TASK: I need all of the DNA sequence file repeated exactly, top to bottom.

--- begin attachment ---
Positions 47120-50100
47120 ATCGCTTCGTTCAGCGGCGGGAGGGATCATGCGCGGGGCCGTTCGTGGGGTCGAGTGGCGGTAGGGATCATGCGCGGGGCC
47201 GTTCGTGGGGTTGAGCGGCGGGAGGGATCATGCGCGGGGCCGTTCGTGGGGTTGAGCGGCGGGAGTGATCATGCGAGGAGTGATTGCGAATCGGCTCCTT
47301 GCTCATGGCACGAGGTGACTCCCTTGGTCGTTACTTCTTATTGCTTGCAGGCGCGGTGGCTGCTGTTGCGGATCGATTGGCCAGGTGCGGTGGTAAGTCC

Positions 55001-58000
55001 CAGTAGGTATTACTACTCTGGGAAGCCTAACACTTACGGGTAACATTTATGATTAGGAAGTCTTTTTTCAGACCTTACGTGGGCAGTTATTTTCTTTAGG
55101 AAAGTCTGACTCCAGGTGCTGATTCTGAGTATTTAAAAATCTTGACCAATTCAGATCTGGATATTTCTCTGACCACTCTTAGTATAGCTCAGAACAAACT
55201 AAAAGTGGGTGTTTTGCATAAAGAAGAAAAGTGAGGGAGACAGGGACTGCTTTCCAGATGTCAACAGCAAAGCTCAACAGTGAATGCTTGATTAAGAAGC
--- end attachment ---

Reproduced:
Positions 47120-50100
47120 ATCGCTTCGTTCAGCGGCGGGAGGGATCATGCGCGGGGCCGTTCGTGGGGTCGAGTGGCGGTAGGGATCATGCGCGGGGCC
47201 GTTCGTGGGGTTGAGCGGCGGGAGGGATCATGCGCGGGGCCGTTCGTGGGGTTGAGCGGCGGGAGTGATCATGCGAGGAGTGATTGCGAATCGGCTCCTT
47301 GCTCATGGCACGAGGTGACTCCCTTGGTCGTTACTTCTTATTGCTTGCAGGCGCGGTGGCTGCTGTTGCGGATCGATTGGCCAGGTGCGGTGGTAAGTCC

Positions 55001-58000
55001 CAGTAGGTATTACTACTCTGGGAAGCCTAACACTTACGGGTAACATTTATGATTAGGAAGTCTTTTTTCAGACCTTACGTGGGCAGTTATTTTCTTTAGG
55101 AAAGTCTGACTCCAGGTGCTGATTCTGAGTATTTAAAAATCTTGACCAATTCAGATCTGGATATTTCTCTGACCACTCTTAGTATAGCTCAGAACAAACT
55201 AAAAGTGGGTGTTTTGCATAAAGAAGAAAAGTGAGGGAGACAGGGACTGCTTTCCAGATGTCAACAGCAAAGCTCAACAGTGAATGCTTGATTAAGAAGC